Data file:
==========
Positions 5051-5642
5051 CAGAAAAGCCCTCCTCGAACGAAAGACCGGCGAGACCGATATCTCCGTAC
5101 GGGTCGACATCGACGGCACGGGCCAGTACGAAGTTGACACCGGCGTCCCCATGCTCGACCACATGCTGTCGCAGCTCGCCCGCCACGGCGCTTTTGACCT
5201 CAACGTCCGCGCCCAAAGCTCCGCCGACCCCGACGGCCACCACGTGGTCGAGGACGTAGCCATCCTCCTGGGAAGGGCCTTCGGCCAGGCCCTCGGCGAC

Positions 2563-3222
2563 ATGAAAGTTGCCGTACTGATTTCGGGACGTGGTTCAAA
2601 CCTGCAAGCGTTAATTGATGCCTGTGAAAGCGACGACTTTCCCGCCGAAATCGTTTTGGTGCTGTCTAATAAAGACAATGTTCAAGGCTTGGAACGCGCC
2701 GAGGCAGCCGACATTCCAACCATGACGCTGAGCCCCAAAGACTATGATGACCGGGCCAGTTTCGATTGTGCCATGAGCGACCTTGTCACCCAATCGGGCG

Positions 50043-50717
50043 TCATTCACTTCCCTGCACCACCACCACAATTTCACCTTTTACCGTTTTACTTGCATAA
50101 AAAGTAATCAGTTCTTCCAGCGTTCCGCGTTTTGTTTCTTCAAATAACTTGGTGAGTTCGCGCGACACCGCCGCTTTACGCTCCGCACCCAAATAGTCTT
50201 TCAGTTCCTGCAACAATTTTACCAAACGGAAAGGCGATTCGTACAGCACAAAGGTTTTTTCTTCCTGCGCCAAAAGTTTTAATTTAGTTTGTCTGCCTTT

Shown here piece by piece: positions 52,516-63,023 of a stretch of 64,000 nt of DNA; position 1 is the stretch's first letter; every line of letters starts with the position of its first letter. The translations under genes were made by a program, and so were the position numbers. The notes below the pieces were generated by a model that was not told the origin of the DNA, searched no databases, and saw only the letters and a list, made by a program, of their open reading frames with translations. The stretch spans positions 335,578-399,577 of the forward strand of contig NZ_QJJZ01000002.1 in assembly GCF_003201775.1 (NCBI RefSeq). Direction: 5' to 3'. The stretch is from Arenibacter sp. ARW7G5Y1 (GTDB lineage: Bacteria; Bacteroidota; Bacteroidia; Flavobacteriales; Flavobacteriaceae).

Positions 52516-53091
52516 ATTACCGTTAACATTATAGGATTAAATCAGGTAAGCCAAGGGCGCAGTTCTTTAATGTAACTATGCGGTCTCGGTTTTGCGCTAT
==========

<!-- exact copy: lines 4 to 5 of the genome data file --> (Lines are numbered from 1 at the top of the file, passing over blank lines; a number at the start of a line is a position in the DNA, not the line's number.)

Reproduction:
5201 CAACGTCCGCGCCCAAAGCTCCGCCGACCCCGACGGCCACCACGTGGTCGAGGACGTAGCCATCCTCCTGGGAAGGGCCTTCGGCCAGGCCCTCGGCGAC

Positions 2563-3222